Mondays are for Murder: Dying in the Wool…

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I’ve decided not to let you wait too long before presenting another Murderous Monday and today’s offering is the first in a new (to me) series set in the 1920s or thereabouts in England.  I must admit that I always feel a bit uncomfortable reading books set in England between the two world wars, because the people always seem so happy to be recovering from the travails of World War 1 and have no idea what’s coming for them in a very short decade.  But I digress.  Today’s book is Dying in the Wool: A Kate Shackleton Mystery by Frances Brody.  I really enjoyed this involving mystery set in Yorkshire and based around the closely guarded secrets of a family of Mill owners and their workers.

Here’s the blurb from Goodreads:

Take one quiet Yorkshire village..

Bridgestead is a peaceful spot: a babbling brook, rolling hills and a working mill at its heart. Pretty and remote, nothing exceptional happens.

Add a measure of mystery …

Until the day that Master of the Mill Joshua Braithwaite goes missing in dramatic circumstances, never to be heard of again.

A sprinkling of scandal …

Now Joshua’s daughter is getting married and wants one last attempt at finding her father. Has he run off with his mistress, or was he murdered for his mounting coffers?

And Kate Shackleton, amateur sleuth extraordinaire!

Kate Shackleton has always loved solving puzzles. So who better to get to the bottom of Joshua’s mysterious disappearance? But as Kate taps into the lives of the Bridgestead dwellers, she opens cracks that some would kill to keep closed.dying in the wool

Plot Summary:

Kate Shackleton,  amateur photographer, wife (widow?) of a man missing-in-action in World War 1 and lady with a knack for chasing up lost loved ones, meets up with a friend from her VAD days and is given her first opportunity to use her skills professionally.  Teaming up with ex-policeman and friend of her father’s, Jim Sykes, Kate sets off for Bridgestead in an attempt to shed light on the six year old disappearance of her friend Tabitha’s father, the owner of the local mill and dye works.  Things are not as easy as Kate might hope, however, as everyone except Tabitha believes that the matter was over and done with six years ago and the fate of Joshua Braithwaite – whatever it happened to be – is one that need not be disturbed.  Nevertheless, Kate determinedly sets about leaving no stone unturned and with the clandestine help of Jim Sykes, may yet come up with an answer before Tabitha’s wedding…but will it be the result Tabitha was hoping for?

The Usual Suspects:

There are a shed full of suspects getting underfoot in this one: Braithwaite’s cold and dismissive wife; captain-at-the-helm for now, Joshua’s cousin Neville Stoddard; Wilson, disgruntled inventor of a new loom picker for the mill and his downtrodden, alcoholic wife; Paul and Lizzie Kellett, stalwart workers at the mill and confidantes of Joshua Braithwaite; Hector, Tabitha’s younger fiancée and witness to Braithwaite’s initial downfall and Dr Gregory Grainger, the psychiatrist in charge of the hospital to which Braithwaite was taken after his supposed attempt at suicide.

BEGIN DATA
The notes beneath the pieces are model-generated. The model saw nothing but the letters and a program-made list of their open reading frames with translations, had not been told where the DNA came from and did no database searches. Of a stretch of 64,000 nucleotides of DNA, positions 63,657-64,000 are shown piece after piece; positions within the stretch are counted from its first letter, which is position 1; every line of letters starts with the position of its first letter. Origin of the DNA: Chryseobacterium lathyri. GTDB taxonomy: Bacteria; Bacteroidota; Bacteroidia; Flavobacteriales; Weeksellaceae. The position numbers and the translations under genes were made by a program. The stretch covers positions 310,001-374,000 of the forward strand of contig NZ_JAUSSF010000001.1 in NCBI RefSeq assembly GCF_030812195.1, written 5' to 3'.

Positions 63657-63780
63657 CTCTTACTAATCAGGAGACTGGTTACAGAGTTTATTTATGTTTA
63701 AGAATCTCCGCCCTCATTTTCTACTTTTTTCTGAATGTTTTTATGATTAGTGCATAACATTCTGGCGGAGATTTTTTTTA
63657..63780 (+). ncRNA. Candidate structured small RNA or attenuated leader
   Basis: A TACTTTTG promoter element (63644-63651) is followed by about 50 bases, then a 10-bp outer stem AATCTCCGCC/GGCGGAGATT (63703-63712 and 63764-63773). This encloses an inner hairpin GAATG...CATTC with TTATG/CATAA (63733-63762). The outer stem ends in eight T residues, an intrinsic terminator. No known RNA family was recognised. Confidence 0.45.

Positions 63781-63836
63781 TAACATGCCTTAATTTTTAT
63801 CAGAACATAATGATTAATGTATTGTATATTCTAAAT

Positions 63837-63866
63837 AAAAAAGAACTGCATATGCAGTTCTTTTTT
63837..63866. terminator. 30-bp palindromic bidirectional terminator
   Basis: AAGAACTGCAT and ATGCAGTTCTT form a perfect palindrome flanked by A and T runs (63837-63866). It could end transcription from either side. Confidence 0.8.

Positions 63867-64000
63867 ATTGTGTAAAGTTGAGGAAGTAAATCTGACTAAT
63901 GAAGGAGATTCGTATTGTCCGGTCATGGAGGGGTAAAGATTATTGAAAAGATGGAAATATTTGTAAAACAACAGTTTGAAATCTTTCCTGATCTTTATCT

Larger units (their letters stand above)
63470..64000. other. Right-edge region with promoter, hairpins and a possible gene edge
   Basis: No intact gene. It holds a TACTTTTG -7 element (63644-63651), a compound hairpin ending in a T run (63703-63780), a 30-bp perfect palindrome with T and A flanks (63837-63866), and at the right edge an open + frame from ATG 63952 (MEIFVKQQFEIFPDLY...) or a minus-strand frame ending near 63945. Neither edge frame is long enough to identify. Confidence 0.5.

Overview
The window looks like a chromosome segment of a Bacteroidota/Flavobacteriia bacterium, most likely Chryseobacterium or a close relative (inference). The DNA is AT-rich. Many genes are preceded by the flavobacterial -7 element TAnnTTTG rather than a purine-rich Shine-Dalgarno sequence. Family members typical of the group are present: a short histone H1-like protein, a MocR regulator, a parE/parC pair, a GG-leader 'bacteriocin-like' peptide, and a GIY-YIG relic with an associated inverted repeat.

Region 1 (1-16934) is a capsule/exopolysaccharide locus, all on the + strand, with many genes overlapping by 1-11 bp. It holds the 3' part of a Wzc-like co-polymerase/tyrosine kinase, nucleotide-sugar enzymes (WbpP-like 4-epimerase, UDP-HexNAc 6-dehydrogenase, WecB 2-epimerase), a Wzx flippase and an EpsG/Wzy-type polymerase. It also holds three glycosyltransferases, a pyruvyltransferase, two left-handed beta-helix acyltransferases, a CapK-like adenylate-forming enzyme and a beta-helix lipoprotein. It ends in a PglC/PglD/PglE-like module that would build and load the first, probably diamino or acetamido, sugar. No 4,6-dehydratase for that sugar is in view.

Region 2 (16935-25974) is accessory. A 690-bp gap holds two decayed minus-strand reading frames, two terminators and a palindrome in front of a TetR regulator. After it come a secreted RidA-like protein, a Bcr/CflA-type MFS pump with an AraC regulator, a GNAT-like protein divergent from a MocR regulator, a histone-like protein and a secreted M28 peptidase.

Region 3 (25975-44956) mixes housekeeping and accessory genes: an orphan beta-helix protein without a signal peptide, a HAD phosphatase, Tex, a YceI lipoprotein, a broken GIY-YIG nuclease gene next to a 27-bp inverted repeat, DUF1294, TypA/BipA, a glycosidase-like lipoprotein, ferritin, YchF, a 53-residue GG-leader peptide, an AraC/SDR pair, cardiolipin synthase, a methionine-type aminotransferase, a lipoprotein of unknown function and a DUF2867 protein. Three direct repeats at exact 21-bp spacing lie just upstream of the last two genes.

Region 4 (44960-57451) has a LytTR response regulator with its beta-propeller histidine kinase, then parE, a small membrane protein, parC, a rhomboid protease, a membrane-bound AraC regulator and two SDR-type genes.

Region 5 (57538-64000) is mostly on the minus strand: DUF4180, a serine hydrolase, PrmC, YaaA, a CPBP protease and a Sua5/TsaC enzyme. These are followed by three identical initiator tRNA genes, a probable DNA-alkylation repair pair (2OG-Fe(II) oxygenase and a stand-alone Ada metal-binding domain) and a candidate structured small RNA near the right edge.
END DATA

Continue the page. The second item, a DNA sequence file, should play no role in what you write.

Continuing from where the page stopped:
The Hunt for the Murderer/s:

Kate’s hunt for answers is one I found to be particularly engaging because the author has done a great job of drip-feeding secrets and tidbits of information throughout the tale.  No one seems to be wholly innocent in the dealings, but of exactly what they are guilty is also up for investigation.  There are a couple of extra murders thrown in partway through the tale to muddy the waters and the twists and turns kept me guessing right to the end.

Overall Rating:

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Five poison bottles for the steady drip of dye as it permanently stains the fabric of a life

Apart from the inexplicable appearance of Sir Arthur Conan Doyle at a dinner party late in the piece, this was a fairly typical but deeply involving mystery.  It’s never certain that Kate is involved in a murder mystery because no body has ever been found and, as a known philanderer, the object of Kate’s investigation could well have nipped off somewhere to start a new life, with or without an extramarital partner in tow.  I particularly enjoyed the way that the characters all seemed to have layers and motivations that were peeled back with each step of the investigation; this added to the puzzle element of the story and ensured that I didn’t twig to the murderer/s too early in the piece.

The ending was surprisingly action-packed and I was impressed with the realistic way in which the characters’ reactions to the eventual solution to the mystery (including Kate’s own reaction) were written.  While it would have been easy to wrap things up neatly, certain characters including Kate herself – as well as the reader – are left to ponder the rightness of various outcomes and actions.

I feel like this could be another series that I would be happy to continue on with intermittently when time allows, provided the writing continues to be so twisty and layered.

Until next time,

Bruce

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